In 2009, Morocco had a population of approximately 32 million people. Its economy was largely dependent on agriculture, manufacturing and tourism. The country had strong diplomatic relations with the US, European Union, Arab League and other countries in the region. In terms of politics, Morocco was a constitutional monarchy with a King as Head of State who is elected from among the Alaouite family members. The legislative branch was made up of one chamber: the Parliament (Majlis Al-Nuwab), composed of 325 members elected by direct popular vote from among multi-member constituencies. See internetsailors for Morocco in the year of 2011.
Morocco. According to official sources in September, about 138,000 people had moved from slums to newly built apartments in the framework of the government’s initiative “Cities without slums”. The investment was aimed at creating 298,000 new homes at a cost of US $ 3 billion. The target group was people without property and permanent work. The government gave housing subsidies to those who moved and collateral to banks that lent money to them. However, the country’s poorest could not afford it. See ABBREVIATIONFINDER for abbreviation MO which stands for the nation of Morocco.
According to countryaah, several human rights organizations noted in October a case where a woman was sentenced to three years in prison and the equivalent of $ 13,000 in fines for abusing her eleven-year domestic help. The girl was burned with hot oil and iron, forced to shave and hit. The human rights organizations said the verdict was too lenient and appealed it to alert the situation to the country’s roughly 80,000 child laborers.
On March 29, Morocco expelled five Christian missionaries – four Spaniards and one German – who are accused of trying to convert Muslims to Christianity.
On March 6, Morocco broke off its diplomatic relations with Iran in protest at an Iranian government official’s suggestion that Bahrain actually belonged to Iran.
Mohammed V’s intention was to “go slow” with the modernization of the country’s economic and political institutions. While his son – Hassan II – who succeeded his father at his death had more conservative ideas. His theocratic regime – his family descended from Prophet Muhammad – and a system of power based on services and duties in the best paternalistic style, hindered the development of an authentic national citizenship. At the same time, the king encouraged foreign investment – especially French – to exploit the country’s wealth.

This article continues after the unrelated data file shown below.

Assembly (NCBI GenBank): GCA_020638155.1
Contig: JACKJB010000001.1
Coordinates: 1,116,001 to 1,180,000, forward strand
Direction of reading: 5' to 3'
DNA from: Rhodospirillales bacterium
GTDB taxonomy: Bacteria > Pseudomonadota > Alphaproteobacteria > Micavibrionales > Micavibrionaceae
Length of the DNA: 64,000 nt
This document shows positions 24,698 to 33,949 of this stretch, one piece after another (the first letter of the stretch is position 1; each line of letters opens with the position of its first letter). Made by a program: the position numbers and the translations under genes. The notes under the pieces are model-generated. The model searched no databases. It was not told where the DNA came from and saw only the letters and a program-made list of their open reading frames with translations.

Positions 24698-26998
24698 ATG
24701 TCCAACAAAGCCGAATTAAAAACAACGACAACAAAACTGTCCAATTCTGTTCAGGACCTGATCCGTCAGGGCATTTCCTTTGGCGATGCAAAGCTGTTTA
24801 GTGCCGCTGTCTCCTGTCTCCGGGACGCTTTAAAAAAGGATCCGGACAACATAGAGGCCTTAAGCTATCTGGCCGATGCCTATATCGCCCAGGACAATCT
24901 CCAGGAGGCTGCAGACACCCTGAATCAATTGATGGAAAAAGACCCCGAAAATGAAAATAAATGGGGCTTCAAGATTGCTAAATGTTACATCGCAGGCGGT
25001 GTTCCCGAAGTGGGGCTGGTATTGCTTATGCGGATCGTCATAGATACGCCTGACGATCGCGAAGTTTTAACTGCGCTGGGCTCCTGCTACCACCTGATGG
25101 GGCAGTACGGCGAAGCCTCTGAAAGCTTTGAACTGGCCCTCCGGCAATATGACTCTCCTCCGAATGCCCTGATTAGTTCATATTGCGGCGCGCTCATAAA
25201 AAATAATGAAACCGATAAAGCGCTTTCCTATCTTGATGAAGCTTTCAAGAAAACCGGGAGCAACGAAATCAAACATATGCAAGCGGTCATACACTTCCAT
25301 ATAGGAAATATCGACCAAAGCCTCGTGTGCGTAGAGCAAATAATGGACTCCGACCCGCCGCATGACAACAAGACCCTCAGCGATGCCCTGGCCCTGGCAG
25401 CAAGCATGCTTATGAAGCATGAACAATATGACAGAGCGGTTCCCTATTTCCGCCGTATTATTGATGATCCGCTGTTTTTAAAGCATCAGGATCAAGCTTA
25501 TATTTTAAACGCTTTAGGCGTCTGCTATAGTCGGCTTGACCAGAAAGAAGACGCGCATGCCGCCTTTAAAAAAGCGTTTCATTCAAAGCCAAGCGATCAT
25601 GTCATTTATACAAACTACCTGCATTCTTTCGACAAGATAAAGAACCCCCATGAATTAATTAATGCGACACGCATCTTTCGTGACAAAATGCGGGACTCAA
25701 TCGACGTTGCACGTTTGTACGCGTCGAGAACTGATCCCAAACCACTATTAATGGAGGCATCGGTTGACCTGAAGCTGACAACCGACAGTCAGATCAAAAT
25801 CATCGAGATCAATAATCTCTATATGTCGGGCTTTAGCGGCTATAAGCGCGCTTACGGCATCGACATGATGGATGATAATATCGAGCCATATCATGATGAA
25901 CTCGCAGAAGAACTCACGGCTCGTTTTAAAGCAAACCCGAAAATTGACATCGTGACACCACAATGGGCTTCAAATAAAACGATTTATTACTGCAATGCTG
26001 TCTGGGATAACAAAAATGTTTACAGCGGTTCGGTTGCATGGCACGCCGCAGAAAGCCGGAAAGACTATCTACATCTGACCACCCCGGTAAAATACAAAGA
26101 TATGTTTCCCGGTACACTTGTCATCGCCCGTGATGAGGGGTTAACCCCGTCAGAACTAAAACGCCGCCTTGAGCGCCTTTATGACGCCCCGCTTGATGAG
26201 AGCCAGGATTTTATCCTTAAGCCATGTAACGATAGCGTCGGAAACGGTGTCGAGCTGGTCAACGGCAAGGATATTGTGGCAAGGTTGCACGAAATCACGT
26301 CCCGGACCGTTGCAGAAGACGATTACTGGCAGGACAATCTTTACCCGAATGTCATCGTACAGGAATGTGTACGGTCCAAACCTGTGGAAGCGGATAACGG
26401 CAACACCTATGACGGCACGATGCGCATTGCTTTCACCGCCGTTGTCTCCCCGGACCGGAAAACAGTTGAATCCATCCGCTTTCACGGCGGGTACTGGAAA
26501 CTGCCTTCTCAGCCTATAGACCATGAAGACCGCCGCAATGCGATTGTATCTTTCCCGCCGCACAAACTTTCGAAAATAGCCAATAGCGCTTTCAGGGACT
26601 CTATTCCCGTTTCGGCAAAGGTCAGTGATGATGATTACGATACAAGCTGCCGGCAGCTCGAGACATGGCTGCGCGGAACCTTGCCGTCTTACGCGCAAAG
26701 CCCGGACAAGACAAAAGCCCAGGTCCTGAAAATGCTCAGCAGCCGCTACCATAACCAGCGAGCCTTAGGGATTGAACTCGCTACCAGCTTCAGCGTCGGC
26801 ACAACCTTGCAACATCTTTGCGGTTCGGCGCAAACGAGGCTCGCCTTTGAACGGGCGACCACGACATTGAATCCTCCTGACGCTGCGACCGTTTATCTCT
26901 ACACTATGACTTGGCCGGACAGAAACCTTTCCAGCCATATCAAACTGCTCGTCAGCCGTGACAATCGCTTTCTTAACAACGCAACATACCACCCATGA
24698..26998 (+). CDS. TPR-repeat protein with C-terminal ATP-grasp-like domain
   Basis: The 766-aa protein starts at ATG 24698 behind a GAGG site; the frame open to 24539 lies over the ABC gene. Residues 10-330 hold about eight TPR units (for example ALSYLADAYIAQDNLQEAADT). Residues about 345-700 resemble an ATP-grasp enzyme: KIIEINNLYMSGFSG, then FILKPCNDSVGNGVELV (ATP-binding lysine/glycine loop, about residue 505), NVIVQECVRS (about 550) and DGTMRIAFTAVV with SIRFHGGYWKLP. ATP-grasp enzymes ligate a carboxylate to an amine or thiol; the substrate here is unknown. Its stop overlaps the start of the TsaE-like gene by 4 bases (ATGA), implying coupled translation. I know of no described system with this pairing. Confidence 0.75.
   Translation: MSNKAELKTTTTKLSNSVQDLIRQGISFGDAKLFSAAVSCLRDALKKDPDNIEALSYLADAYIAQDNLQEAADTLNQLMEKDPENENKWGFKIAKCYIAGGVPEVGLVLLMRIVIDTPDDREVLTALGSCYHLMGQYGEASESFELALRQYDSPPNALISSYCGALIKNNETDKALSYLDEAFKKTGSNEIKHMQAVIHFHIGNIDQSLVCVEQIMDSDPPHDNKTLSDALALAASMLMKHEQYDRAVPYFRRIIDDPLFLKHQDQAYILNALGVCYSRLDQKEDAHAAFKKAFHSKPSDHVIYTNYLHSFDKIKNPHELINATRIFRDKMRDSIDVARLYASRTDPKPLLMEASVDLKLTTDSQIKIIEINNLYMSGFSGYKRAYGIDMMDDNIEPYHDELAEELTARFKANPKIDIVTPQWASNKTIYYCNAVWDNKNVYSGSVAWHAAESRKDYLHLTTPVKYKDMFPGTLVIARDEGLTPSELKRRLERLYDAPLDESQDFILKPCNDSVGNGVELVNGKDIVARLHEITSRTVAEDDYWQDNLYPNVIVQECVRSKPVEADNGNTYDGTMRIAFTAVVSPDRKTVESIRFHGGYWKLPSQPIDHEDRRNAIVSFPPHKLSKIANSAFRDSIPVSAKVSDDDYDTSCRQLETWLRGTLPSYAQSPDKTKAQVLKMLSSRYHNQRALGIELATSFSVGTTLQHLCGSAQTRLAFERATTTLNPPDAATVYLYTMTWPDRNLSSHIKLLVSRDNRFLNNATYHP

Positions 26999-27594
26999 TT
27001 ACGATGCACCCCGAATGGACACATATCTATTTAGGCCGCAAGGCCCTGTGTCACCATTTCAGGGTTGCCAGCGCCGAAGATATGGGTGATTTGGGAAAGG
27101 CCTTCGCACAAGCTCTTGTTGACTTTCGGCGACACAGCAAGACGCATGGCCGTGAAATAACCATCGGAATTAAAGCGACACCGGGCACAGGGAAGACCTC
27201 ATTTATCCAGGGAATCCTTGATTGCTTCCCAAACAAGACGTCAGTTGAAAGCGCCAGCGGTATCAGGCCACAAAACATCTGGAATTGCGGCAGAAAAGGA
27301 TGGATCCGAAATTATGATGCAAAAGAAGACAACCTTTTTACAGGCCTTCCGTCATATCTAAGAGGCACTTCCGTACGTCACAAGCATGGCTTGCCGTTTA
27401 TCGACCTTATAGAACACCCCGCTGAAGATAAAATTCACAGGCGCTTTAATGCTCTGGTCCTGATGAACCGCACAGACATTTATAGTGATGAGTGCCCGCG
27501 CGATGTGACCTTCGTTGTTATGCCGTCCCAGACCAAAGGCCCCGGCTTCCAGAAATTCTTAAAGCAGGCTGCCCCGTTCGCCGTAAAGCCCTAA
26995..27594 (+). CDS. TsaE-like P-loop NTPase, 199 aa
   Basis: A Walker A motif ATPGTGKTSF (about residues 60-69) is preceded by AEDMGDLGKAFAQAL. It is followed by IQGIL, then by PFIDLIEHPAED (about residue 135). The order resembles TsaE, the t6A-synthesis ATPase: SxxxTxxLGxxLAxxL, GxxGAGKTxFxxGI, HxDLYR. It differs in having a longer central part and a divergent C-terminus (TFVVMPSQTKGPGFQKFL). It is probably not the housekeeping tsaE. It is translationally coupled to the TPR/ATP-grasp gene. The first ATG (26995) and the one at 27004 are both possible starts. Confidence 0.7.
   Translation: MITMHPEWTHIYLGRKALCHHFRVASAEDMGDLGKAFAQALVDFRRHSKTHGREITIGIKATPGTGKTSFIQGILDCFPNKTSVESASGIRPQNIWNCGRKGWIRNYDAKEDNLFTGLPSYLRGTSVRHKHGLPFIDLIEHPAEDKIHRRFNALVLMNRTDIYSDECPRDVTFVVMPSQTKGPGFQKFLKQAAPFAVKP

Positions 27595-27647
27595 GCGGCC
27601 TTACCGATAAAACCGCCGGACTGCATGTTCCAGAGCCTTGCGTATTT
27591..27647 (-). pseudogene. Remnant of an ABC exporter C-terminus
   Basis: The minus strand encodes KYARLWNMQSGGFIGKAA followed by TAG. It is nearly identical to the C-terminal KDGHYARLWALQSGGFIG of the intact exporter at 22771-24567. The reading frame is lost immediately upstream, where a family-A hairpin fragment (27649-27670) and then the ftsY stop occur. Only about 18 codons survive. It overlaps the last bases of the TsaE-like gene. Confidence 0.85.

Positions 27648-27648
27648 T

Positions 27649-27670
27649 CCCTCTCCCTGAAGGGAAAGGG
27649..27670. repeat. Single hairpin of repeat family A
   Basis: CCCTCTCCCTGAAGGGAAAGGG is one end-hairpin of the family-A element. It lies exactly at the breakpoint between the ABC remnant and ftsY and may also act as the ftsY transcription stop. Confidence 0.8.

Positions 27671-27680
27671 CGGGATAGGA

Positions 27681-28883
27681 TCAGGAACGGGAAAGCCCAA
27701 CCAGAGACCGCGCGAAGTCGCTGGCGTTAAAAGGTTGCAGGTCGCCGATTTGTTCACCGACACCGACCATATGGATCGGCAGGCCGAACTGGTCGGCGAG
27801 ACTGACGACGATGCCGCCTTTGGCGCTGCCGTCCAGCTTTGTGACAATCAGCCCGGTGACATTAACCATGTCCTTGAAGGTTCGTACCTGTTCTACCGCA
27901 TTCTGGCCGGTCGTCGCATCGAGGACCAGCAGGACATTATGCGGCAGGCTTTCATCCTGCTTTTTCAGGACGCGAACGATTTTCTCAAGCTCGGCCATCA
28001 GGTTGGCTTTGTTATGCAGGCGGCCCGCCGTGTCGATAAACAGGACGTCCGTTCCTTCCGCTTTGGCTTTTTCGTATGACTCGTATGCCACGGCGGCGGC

Hassan did not hesitate in 1965 to order Ben Barka killed. He was the leader of the strong opposition party, the National Union of Popular Powers (UNFP), which called for an economic and social program to be implemented for the benefit of the majority of workers and peasants.
The disappearance of Ben Barka in Paris was followed by brutal repression against the popular forces. The UNFP was shattered and the tendency that upheld Ben Barka’s ideals was forced to operate underground while the group led by Abderrahim Buabid changed its name to the Socialist Union, but at the same time betrayed its principles to take a minority party seat in parliament. The Istiqlal party converted its original anti-colonialism into right-wing nationalism and expansionism. It supported King Hassan’s project for the formation of a major Morocco through the annexation of Western Sahara and, if possible, Mauritania.
The contradictions in Moroccan society increased when King Hassan occupied Western Sahara in 1975 and launched a war that has led to major political changes in North Africa.
The cost of the war, the decline in phosphate prices on the world market and the loss of support from Saudi Arabia when King Hassan supported Camp David’s Egypt – Israel peace deal were all factors that helped to intensify the economic crisis. The political consequences of the crisis did not wait. 1979 was characterized by large student and worker demonstrations. At the same time, it was a severe blow to the government that Mauritania withdrew from the war on the Sahara in August 1979. Morocco now had to bear sole responsibility for the continuation of the war.
The drought in 1980 and 81 led to a shortage of food and forced the government to import these, increasing the country’s foreign debt to an intolerable level. The IMF came to the rescue of the government with emergency loans, but at the same time demanded that the government remove subsidies for food and housing. It made life even more difficult for the working class. The ambitious plans for economic development came into crisis, and “exports of unemployment” were limited by the restrictions France imposed on immigration of emigrants.
The crisis was further deepened as a number of moderate opposition parties broke the political truce. The Socialist Union of the Popular Forces (USFP) launched demonstrations against the government. This violently suppressed the protests in Casablanca in June 1981. According to official information, they cost 60 people killed – according to the opposition 637. 2,000 people were jailed. The so-called massacre in Casablanca marked the final rupture between the king and the remaining parties on the left, who did not want to continue paying the high price of the war in the Sahara: over a $ 1 million daily.